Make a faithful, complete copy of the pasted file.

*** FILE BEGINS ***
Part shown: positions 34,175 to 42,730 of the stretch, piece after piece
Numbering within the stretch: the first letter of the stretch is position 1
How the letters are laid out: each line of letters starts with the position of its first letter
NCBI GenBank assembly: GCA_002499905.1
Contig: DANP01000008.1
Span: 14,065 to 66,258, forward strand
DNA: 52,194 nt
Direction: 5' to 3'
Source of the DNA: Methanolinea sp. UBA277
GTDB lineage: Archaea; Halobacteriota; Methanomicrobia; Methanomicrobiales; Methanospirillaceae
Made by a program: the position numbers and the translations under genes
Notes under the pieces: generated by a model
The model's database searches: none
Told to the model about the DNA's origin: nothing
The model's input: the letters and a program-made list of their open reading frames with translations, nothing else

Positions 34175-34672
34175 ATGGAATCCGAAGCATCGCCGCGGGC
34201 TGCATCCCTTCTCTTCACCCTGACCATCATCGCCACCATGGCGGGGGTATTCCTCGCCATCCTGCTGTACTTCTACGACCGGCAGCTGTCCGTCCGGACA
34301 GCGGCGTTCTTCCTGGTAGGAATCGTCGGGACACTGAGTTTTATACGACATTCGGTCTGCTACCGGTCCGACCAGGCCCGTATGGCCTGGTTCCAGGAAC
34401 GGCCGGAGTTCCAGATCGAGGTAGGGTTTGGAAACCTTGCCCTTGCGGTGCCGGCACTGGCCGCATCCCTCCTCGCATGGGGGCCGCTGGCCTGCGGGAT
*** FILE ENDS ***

Part shown: positions 34,175 to 42,730 of the stretch, piece after piece
Numbering within the stretch: the first letter of the stretch is position 1
How the letters are laid out: each line of letters starts with the position of its first letter
NCBI GenBank assembly: GCA_002499905.1
Contig: DANP01000008.1
Span: 14,065 to 66,258, forward strand
DNA: 52,194 nt
Direction: 5' to 3'
Source of the DNA: Methanolinea sp. UBA277
GTDB lineage: Archaea; Halobacteriota; Methanomicrobia; Methanomicrobiales; Methanospirillaceae
Made by a program: the position numbers and the translations under genes
Notes under the pieces: generated by a model
The model's database searches: none
Told to the model about the DNA's origin: nothing
The model's input: the letters and a program-made list of their open reading frames with translations, nothing else

Positions 34175-34672
34175 ATGGAATCCGAAGCATCGCCGCGGGC
34201 TGCATCCCTTCTCTTCACCCTGACCATCATCGCCACCATGGCGGGGGTATTCCTCGCCATCCTGCTGTACTTCTACGACCGGCAGCTGTCCGTCCGGACA
34301 GCGGCGTTCTTCCTGGTAGGAATCGTCGGGACACTGAGTTTTATACGACATTCGGTCTGCTACCGGTCCGACCAGGCCCGTATGGCCTGGTTCCAGGAAC
34401 GGCCGGAGTTCCAGATCGAGGTAGGGTTTGGAAACCTTGCCCTTGCGGTGCCGGCACTGGCCGCATCCCTCCTCGCATGGGGGCCGCTGGCCTGCGGGAT